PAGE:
An elegant and elegiac, understated but rewarding addition to their quickly expanding discography
Fader‘s third album has its roots in the relative drudgery of DIY. During lockdown, synth mastermind Benge was decorating his house to a soundtrack of TV music from the ’80s and ’90s. While making music he revisited a number of tracks from old hard drives, the theme of fresh coats of paint for older surfaces uppermost in his mind.
Pleased with the results, he sent them to Neil Arthur, Fader’s vocal presence and the creative mastermind behind Blancmange. The working track titles were shades of paint, but with Arthur’s record of drawing lyrical inspiration from domestic minutiae, it is unsurprising to report that he took his lead from the colour titles, crafted a story from each one. With a loosely held theme of clocks and the passage of time also in the background, 10 elegant and elegiac songs were formed.
While DIY can be comforting for some, however, there is a latent dread running through Fader’s music. Porcelain in particular has a simmering tension – a dark, foreboding colour, where Arthur’s warning “Don’t transcend the classes” lasts long. Mondo is also dimly shaded, though this time speaks of deeper personal issues. Its production offers a steady trickle against a reverberating backdrop, and Arthur’s voice responds well to its watery surroundings. “I’ll call tomorrow,” he promises, though the song leaves a troubled trail, its vulnerability a stark evocation of lockdown loneliness.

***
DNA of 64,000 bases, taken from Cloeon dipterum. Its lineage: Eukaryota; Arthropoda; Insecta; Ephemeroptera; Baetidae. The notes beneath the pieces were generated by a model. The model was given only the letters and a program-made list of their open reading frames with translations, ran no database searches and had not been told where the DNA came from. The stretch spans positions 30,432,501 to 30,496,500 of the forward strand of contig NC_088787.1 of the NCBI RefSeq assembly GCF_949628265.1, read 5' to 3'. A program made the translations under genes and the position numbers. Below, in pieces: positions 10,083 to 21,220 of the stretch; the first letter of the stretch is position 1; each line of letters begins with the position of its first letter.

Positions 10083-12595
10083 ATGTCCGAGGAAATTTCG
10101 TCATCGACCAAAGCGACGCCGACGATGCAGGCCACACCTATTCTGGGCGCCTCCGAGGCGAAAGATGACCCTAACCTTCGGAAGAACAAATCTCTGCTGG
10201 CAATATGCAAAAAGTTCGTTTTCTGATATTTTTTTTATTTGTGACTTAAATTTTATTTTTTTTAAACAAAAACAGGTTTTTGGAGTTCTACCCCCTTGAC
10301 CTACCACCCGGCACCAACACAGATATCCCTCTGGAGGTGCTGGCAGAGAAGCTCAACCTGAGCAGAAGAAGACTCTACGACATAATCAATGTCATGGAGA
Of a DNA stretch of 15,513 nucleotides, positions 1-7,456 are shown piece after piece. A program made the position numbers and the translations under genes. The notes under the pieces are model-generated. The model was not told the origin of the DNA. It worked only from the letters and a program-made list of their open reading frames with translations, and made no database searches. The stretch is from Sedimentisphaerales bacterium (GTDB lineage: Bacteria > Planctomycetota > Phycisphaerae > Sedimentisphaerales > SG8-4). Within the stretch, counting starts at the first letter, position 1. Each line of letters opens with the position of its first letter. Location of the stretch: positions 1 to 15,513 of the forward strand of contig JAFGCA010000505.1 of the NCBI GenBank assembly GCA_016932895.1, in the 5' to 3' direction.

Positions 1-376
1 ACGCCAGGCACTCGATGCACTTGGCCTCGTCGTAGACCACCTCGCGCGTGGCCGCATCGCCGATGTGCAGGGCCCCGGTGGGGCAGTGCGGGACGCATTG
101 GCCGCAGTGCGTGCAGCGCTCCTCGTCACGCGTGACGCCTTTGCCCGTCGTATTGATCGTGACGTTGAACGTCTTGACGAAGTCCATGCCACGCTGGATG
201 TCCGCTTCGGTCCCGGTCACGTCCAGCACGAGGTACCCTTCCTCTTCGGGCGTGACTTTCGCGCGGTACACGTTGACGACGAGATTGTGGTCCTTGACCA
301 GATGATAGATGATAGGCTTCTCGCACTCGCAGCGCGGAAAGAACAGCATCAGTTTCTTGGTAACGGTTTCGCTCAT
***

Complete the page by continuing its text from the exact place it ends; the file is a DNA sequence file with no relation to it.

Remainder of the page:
There are punchier tracks, however. Gargoyle has echoes of mid-’80s Depeche Mode in the delivery of its title word, but “look at the skyline” proves to be an equally memorable hook. Arthur’s vocal delivery is of the typically gruff variety, but there is also stately elegance amid Benge’s silvery, elegiac loops.
The lyrics continue to impress and baffle in equal measure, finding inspiration high from what seems to be the most mundane of material. It’s doubtful the word ‘foolscap’ has been found anywhere near a pop song before, yet on Manilla it gets top billing, Arthur delighting in a hymnal chorus of “A4 Foolscap Manilla!”
Like many painting jobs, Quartz needs time to dry, allowing time for another coat or two, before the listener can stand back and fully appreciate its shades and colours. The rough edges are best left unsmoothed, for they provide character to the overall appearance of the room, while the lyrical gems resonate long after the songs have finished. Because of these elements, Fader’s third album is an understated but rewarding addition to their quickly expanding discography. Now all we need is a big white sheepdog on the cover…